February 4, 2013

Memo To The Post-Dispatch: Taxes Kill Growth

The St. Louis Post-Dispatch published an editorial this weekend that attacked the Show-Me Institute and one of its founders, Rex Sinquefield, calling Show-Me a “believe-tank” (contrast to “think tank”) whose purpose is to propagate the “free-market gospel” of Mr. Sinquefield. Presumably a follow-up to a story published last week in Gateway Journalism Review (GatewayJr.org), the Post-Dispatch’s editorial exhibits the sort of ill-considered economic assessments that have become the hallmark of Saint Louis’ daily in recent years. The Editorial Board’s latest addition to this unfortunate pantheon can be read here.

But the Post-Dispatch’s readers deserve better than what the newspaper delivered Saturday. There is nothing “theological” about the proposition that income taxes are destructive to growth. For the sake of transparency, I encourage the Post-Dispatch to point its readers to a report summarizing the academic literature on taxes and growth that the Tax Foundation published last year. Notably (emphasis mine):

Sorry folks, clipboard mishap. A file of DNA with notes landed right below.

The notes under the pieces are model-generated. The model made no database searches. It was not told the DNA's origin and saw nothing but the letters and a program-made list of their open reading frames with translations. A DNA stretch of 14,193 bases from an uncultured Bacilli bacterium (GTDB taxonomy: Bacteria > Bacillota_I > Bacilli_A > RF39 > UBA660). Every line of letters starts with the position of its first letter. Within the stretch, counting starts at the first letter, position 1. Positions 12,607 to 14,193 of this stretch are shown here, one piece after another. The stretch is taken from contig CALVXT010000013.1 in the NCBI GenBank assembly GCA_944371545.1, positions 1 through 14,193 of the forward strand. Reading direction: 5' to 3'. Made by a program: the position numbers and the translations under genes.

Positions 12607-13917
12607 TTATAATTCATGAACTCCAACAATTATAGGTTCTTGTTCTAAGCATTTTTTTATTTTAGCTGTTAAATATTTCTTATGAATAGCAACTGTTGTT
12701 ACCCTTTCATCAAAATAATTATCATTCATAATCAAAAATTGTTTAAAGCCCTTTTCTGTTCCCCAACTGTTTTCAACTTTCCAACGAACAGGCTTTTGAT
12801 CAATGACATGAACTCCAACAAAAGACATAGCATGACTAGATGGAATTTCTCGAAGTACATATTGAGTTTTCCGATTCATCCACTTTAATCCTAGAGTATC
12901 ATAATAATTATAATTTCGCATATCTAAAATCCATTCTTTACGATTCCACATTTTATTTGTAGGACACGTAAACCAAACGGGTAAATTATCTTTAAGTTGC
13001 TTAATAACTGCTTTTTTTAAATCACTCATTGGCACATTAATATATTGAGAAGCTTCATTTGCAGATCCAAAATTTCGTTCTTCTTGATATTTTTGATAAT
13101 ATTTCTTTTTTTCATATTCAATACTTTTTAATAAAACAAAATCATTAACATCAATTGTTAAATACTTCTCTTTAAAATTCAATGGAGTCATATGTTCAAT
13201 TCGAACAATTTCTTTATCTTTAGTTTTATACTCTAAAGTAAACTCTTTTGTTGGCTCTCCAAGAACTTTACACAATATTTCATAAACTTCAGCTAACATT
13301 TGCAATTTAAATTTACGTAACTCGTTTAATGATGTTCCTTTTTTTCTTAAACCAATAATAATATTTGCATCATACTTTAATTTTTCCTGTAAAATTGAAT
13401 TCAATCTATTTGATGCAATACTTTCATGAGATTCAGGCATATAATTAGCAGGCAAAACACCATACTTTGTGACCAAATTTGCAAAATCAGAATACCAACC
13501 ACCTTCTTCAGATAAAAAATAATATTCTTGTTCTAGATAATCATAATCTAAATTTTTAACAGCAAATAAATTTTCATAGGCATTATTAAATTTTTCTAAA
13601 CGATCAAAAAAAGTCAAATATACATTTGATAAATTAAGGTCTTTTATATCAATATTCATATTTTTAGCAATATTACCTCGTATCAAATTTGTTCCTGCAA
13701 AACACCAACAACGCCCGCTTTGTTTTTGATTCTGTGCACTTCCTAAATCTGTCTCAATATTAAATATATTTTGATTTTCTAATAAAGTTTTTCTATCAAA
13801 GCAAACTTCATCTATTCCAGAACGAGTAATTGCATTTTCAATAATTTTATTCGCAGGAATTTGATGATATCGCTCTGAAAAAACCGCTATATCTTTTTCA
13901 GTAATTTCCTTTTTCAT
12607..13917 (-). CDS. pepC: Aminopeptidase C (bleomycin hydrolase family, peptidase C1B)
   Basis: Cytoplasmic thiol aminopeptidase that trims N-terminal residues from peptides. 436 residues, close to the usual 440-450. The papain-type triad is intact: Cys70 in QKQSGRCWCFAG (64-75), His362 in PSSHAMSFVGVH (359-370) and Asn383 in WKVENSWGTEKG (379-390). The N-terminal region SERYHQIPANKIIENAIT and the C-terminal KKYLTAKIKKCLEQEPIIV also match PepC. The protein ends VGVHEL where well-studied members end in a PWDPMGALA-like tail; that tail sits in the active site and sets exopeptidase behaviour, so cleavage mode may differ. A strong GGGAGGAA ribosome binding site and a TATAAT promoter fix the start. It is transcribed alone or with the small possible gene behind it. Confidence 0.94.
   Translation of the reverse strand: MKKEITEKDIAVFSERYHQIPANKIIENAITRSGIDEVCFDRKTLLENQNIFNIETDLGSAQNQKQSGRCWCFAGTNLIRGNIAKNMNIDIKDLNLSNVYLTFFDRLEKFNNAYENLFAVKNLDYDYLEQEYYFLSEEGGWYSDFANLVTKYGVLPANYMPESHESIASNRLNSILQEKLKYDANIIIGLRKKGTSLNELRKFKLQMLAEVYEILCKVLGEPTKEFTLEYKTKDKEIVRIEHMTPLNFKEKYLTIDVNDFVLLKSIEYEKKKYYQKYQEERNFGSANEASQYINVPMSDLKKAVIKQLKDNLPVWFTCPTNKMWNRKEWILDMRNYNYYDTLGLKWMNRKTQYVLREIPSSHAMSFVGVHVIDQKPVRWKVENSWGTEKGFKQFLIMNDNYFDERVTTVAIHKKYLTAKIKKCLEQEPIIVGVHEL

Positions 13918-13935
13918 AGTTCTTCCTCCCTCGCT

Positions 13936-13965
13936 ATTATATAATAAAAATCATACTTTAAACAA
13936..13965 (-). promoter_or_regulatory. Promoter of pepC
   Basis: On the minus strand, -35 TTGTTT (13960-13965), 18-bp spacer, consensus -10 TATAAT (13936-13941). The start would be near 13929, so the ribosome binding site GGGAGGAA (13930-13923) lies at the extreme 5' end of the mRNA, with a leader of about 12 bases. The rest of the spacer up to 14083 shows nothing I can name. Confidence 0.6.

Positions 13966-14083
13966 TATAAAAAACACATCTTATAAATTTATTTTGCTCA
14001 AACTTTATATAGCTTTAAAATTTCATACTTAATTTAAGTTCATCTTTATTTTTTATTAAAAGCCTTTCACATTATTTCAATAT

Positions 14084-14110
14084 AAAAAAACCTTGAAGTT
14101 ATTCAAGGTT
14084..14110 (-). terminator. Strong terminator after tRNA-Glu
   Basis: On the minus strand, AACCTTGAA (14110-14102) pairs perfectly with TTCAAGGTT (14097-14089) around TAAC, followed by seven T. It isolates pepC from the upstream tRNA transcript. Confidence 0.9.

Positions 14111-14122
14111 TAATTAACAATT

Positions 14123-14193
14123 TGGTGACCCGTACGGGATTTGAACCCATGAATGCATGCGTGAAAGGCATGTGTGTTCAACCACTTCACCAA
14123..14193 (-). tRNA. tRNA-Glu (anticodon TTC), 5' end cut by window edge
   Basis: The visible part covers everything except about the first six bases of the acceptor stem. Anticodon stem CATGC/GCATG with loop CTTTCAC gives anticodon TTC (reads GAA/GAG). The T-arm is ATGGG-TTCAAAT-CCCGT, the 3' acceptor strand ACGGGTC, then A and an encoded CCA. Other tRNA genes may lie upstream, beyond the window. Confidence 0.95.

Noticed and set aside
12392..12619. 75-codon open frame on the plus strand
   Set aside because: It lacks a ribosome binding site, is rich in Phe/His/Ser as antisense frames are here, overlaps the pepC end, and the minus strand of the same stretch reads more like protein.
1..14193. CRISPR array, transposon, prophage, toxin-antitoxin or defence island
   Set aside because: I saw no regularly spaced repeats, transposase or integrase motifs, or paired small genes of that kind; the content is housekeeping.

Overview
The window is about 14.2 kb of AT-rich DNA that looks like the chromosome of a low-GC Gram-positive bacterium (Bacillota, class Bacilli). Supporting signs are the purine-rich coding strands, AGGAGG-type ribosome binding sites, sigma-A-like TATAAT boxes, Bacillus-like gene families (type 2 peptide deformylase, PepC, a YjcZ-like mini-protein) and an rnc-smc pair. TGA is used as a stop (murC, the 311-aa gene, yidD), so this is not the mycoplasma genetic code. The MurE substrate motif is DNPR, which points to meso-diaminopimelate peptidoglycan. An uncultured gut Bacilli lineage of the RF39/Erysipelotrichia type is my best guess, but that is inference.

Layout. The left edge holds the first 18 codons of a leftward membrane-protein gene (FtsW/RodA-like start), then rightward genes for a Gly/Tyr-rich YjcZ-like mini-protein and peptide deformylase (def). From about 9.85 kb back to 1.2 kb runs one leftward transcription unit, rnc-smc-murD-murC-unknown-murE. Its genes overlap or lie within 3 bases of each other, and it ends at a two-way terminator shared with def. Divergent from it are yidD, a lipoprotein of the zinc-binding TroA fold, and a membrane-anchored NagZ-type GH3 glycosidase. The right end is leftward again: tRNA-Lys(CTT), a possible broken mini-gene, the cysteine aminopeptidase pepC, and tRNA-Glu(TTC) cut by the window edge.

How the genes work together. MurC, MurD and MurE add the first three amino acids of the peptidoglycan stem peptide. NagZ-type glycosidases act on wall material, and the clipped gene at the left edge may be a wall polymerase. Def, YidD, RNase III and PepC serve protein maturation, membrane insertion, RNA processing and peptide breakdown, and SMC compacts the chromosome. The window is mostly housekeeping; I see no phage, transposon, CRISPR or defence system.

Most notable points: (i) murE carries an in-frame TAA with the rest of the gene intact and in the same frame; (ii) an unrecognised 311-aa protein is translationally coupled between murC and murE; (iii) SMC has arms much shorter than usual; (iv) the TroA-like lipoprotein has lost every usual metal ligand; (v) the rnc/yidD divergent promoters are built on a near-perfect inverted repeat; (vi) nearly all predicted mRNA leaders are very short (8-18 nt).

So what does the academic literature say about the empirical relationship between taxes and economic growth? While there are a variety of methods and data sources, the results consistently point to significant negative effects of taxes on economic growth even after controlling for various other factors such as government spending, business cycle conditions, and monetary policy. In this review of the literature, I find twenty-six such studies going back to 1983, and all but three of those studies, and every study in the last fifteen years, find a negative effect of taxes on growth. Of those studies that distinguish between types of taxes, corporate income taxes are found to be most harmful, followed by personal income taxes, consumption taxes and property taxes.

The Show-Me Institute will continue to advocate for substantive reforms to improve the economic fortunes of this state. Instead of deriding that movement, the Post-Dispatch should join the good-faith effort — which a constellation of countless citizen activists are spearheading in Missouri with assistance from Show-Me Institute research — to translate the outcomes of decades of economic research into a robust and prosperous economic reality. We invite the Post-Dispatch to join us in this pursuit.

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